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Worming advice

Amy Holloway

I was right, my wormer came just a few days later! Now many cats will suffer the indignity of having a tablet forced down them. This is not tolerated by myself no matter how hard the people in green (nurses would you believe-I thought they were supposed to be nice to you!!) try to get me to swallow one. They appear to have learned I am not going to allow the indignity to happen so I now have to undergo the same procedure as for my flea treatment. This is not pleasant but I will allow it to happen as I used to have no home and found having creatures living on or in me is most uncomfortable.

The cat wormer they used- Profender, is a spot-on so is applied in exactly the same way the flea treatment; a drop on the skin of the back of the neck. Luckily this only needs to be done every 3 months.

According to the vets here and people in green, although worms  cannot be seen they can cause serious damage to us animals and can even spread diseases to you humans. Here is some information about the different types of worms you need to be aware of so you can protect us!

Roundworms live in the intestine & feed on gut contents. Worm eggs can be picked up from contaminated soil & dog to dog contact from eggs in the dog’s coat. Puppies are usually born infected & both puppies & kittens become infected via their mother’s milk. People in contact with infected pets are at risk from Toxocariasis where migrating roundworm larvae can cause permanent damage to human eyes.

Hookworms attach to the gut wall & feed on the animal’s blood. Larvae can be picked up from contaminated soil & develop into adults within 2 weeks in your pets gut. They can be very damaging, especially to young animals, causing diarrhoea, anaemia, weight loss & apathy. Dogs can contract fox hookworm passed on via foxes faeces.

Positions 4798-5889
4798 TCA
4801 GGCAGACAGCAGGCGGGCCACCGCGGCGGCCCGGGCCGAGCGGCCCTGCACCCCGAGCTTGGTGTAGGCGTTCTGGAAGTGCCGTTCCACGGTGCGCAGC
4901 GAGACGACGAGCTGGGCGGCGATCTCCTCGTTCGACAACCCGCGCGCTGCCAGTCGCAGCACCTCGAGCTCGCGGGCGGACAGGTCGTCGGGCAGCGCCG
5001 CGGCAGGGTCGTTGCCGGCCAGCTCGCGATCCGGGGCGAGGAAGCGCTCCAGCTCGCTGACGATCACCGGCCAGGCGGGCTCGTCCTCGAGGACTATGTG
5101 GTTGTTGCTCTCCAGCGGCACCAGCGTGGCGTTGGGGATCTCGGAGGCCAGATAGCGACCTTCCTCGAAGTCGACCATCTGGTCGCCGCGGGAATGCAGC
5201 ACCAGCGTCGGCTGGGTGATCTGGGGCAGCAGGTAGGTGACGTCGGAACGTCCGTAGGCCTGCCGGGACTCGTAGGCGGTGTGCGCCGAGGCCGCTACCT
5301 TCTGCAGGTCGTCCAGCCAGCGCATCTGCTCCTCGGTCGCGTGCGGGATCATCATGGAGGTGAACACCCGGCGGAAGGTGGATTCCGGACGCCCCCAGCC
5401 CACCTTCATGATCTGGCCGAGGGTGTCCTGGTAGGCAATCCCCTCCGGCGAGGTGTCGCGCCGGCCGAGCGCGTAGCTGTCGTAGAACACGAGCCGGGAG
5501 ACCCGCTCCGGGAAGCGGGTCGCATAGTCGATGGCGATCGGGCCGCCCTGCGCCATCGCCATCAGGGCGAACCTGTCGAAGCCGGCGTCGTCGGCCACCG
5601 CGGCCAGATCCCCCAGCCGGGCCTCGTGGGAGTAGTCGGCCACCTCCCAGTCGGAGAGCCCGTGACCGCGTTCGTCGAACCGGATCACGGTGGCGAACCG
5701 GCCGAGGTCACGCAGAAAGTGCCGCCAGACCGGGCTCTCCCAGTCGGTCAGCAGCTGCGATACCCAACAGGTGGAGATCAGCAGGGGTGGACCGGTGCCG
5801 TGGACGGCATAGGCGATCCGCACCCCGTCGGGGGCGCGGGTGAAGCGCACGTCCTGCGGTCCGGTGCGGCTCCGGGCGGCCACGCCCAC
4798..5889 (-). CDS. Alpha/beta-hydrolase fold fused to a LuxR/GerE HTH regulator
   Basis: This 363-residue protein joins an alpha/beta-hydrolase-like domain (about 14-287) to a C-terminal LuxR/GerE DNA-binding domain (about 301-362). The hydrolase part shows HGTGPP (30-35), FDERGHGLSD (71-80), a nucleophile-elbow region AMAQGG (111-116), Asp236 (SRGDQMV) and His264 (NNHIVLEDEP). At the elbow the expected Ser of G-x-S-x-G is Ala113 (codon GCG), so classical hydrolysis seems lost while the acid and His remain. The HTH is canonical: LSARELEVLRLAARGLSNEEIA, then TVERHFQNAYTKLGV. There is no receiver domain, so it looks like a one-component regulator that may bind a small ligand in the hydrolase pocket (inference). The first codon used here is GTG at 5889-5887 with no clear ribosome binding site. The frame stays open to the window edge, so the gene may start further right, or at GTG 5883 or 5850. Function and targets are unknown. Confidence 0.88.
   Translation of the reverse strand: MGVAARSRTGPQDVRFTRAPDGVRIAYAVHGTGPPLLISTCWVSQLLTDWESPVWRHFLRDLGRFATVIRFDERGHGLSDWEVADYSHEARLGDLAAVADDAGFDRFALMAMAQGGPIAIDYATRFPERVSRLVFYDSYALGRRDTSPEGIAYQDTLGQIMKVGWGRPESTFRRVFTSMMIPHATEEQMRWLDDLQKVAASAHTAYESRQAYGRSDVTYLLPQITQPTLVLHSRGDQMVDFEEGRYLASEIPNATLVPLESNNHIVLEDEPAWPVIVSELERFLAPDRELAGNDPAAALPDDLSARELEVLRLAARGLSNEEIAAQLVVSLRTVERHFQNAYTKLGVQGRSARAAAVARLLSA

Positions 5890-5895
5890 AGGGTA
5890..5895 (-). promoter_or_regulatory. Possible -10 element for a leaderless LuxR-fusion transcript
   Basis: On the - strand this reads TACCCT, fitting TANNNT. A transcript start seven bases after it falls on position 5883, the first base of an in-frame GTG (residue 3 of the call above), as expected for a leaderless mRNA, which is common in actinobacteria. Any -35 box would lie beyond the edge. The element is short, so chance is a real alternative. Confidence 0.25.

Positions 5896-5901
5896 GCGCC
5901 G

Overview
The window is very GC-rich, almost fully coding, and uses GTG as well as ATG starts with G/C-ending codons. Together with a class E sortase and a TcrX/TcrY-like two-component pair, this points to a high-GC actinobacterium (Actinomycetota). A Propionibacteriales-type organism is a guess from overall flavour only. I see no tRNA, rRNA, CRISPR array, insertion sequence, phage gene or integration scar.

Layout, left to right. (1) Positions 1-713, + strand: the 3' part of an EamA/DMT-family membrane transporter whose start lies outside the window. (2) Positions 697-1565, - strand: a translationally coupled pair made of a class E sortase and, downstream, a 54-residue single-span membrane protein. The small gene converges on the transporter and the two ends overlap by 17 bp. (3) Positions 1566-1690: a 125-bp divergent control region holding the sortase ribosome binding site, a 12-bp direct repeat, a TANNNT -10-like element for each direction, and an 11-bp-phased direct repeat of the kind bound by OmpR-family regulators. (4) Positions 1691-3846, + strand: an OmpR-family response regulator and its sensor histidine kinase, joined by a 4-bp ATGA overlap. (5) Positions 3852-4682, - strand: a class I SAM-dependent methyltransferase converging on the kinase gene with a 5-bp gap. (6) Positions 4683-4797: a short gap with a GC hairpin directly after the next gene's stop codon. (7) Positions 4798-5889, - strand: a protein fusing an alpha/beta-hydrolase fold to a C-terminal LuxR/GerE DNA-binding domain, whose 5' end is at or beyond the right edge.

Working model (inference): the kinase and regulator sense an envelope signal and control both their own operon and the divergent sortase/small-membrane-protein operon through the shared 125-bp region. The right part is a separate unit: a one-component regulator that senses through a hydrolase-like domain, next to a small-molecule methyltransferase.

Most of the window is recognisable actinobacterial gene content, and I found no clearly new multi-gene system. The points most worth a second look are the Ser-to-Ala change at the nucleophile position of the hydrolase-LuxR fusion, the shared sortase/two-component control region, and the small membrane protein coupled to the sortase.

Whipworms are mainly seen in dogs & given the chance will embed their head in the large intestine & feed on the blood. The whip like action of the tail end will cause further damage to the lining of the gut.

All tapeworms attach to the intestinal wall. They look like long, flat ribbons, divided into segments. The mature tapeworm segments are filled with eggs & individual segments break off, passing via faeces into the environment. The flea tapeworm uses the flea as a host & infects your pet by them swallowing fleas whilst they are grooming. Once in the gut the worm larvae carried by the flea begins to develop into an adult that can reach 50cm. Hunting cats are particularly at risk from being infected with mouse tapeworm. Cats & dogs can also become infected by tapeworms if they scavenge dead animal carcasses or are fed raw meat.

Transmitted by mosquitoes, heartworms can infect pets if they travel abroad. They can develop in your pet’s bloodstream, & then live as adults in their heart which can prove fatal.

Our vets and nurses in green can advise on suitable worming treatment for all you animals so you don’t have problems with any of these little pests!

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